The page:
Can Uber reverse its ban in London?
Last week Transport for London (TfL) announced that Uber would not be issued with a new operating license once its current one expires at the end of the month.
In a full statement, TfL claimed that the car-sharing was not ‘fit and proper’ to operate in London as issues regarding ‘public safety and security implications’ remained unresolved. The taxi-hailing app has already planned to appeal against the TfL but must lodge an appeal within 28 days.
There were concerns that the standards that local taxis and black cabs had to adhere to were lowered by Uber since it began operating in the city in 2012. Many people condemned the way in which the firm conducted background drivers and its refusal to take responsibility when it came to serious criminal offences which involved the drivers and passengers.
The mayor of London, Sadiq Khan was in favour of the decision to ban the taxi service and said: “All companies in London must play by the rules and adhere to the high standards we expect - particularly when it comes to the safety of customers.”
Many others also expressed their fears over how the drivers were treated and their salaries which failed to meet the national minimum wage. In response to this, Uber described its drivers as self-employed contractors rather than employees and argued that they were not legally entitled to minimum wage or holiday pay.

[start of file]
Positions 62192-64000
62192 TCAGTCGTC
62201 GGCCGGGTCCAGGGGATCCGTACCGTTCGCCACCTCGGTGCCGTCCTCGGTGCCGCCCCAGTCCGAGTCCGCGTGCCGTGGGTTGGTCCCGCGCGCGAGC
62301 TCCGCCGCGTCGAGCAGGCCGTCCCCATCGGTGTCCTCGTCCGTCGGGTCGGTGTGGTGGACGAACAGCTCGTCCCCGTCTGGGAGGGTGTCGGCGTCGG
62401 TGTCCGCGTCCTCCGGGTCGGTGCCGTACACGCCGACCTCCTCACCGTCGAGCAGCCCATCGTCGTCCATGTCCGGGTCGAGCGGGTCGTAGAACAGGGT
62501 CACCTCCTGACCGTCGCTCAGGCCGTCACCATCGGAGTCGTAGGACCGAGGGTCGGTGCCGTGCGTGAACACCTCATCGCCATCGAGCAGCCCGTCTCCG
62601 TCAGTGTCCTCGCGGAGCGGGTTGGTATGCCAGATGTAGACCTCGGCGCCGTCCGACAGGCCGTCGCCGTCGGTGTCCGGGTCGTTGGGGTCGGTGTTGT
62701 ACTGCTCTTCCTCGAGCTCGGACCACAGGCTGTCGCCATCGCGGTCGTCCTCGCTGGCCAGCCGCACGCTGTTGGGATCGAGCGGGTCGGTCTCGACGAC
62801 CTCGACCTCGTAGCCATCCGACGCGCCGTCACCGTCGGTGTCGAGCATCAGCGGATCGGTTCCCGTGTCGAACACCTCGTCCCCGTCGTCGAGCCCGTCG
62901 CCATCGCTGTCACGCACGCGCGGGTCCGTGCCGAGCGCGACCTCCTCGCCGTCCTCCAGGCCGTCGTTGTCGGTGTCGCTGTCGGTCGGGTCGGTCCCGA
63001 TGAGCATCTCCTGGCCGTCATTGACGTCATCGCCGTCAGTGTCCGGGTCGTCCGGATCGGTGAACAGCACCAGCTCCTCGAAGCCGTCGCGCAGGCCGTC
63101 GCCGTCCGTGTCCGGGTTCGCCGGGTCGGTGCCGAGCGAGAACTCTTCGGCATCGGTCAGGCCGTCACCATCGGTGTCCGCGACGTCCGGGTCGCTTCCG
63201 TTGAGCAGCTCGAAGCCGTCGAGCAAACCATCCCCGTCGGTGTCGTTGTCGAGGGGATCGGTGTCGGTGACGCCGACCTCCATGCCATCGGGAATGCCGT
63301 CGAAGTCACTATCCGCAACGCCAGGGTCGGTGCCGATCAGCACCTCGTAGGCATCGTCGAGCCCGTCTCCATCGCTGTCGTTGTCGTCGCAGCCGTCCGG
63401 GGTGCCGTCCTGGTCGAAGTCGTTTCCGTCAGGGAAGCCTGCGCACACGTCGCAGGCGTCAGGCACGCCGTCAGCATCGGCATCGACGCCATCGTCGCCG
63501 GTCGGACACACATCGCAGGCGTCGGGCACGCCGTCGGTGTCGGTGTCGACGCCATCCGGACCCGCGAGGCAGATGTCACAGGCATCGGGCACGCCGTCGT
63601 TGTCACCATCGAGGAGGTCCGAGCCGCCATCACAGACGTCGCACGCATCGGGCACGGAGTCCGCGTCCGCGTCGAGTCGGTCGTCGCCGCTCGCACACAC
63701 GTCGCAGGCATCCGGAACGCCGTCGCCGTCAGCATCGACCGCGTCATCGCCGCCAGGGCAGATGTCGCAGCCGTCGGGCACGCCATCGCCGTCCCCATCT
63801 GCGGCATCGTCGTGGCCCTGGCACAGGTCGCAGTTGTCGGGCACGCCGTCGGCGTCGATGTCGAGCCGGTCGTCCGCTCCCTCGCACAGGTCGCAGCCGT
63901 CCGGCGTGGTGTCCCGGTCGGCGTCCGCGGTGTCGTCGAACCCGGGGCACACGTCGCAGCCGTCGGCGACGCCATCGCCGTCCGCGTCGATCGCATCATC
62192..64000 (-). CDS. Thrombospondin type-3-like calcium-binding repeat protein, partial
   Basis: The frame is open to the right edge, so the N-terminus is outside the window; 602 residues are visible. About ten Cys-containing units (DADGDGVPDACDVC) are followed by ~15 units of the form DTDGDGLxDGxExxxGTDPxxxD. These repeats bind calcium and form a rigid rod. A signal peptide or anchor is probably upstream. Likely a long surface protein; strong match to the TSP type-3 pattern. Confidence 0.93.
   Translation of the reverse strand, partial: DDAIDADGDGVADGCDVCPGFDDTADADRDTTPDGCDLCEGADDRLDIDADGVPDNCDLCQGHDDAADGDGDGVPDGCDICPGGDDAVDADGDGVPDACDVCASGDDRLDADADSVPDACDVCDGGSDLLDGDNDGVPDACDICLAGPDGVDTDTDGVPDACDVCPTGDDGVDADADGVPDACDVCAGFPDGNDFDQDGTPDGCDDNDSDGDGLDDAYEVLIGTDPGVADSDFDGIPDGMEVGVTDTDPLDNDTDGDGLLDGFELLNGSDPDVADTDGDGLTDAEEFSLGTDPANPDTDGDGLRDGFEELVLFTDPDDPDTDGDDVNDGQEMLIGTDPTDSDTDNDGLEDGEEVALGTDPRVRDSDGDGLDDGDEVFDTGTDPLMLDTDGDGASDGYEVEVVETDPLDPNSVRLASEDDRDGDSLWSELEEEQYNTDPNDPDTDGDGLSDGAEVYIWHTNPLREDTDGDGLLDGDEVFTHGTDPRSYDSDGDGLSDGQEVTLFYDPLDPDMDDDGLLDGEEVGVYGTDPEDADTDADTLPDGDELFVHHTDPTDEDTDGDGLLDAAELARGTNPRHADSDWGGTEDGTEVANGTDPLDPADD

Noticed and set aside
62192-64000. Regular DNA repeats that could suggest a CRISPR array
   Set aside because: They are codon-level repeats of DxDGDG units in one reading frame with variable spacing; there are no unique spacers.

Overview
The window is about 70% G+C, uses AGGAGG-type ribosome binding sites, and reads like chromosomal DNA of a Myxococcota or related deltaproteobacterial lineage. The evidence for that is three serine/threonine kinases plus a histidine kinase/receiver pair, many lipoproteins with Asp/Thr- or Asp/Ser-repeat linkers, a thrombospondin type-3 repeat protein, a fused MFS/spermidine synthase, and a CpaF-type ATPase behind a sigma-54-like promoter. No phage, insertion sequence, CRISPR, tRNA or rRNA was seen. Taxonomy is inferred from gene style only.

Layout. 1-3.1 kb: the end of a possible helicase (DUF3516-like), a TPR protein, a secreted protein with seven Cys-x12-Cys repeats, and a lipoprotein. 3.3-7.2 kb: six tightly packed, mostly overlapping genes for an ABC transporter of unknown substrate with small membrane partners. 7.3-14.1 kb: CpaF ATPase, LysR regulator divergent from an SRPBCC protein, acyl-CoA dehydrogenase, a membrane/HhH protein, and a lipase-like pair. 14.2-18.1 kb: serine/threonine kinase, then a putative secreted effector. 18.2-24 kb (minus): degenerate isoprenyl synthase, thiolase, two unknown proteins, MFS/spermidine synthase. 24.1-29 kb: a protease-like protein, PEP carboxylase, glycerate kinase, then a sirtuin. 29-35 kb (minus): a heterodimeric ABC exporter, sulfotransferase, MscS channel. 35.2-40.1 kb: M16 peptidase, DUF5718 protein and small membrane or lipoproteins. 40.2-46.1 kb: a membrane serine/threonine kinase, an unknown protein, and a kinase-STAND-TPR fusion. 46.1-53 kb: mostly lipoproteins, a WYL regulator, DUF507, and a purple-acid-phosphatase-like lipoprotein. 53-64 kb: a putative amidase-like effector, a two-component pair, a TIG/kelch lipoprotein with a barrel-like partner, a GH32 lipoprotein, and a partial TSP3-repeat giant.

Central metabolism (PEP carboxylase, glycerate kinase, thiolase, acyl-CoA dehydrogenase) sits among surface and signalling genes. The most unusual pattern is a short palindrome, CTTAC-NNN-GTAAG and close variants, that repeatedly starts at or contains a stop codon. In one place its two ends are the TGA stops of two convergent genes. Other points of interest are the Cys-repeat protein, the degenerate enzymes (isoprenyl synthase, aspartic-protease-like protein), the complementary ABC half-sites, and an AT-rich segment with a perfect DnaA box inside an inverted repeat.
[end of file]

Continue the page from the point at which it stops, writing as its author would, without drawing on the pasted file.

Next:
London black cab drivers have been heavily involved in the row and accused the firm of dominating trade since arriving in the city. Protests have taken place in various places including Uber’s HQ with many black cab drivers expressing how the firm is threatening the safety of passengers.
However, Uber has had a large presence in London over the years with over 40,000 licensed drivers reliant on the firm to make a living and around 3.5 million Londoners who regularly use the service. Unfortunately for many, its ban means that it will put thousands out of work and deprive the city of an affordable and convenient way to travel. Since the ban was announced, over 500,000 people have signed a petition to reverse TfL’s decision and bring Uber back to the city.
The company has had trouble elsewhere in the world with the company forced to leave the Texas city of Austin in 2016 due to its approach to background checks. However, changes were made and the company has since returned to operate in the area. Analysts are predicting that the same could happen in London and that the license would be renewed again in the future.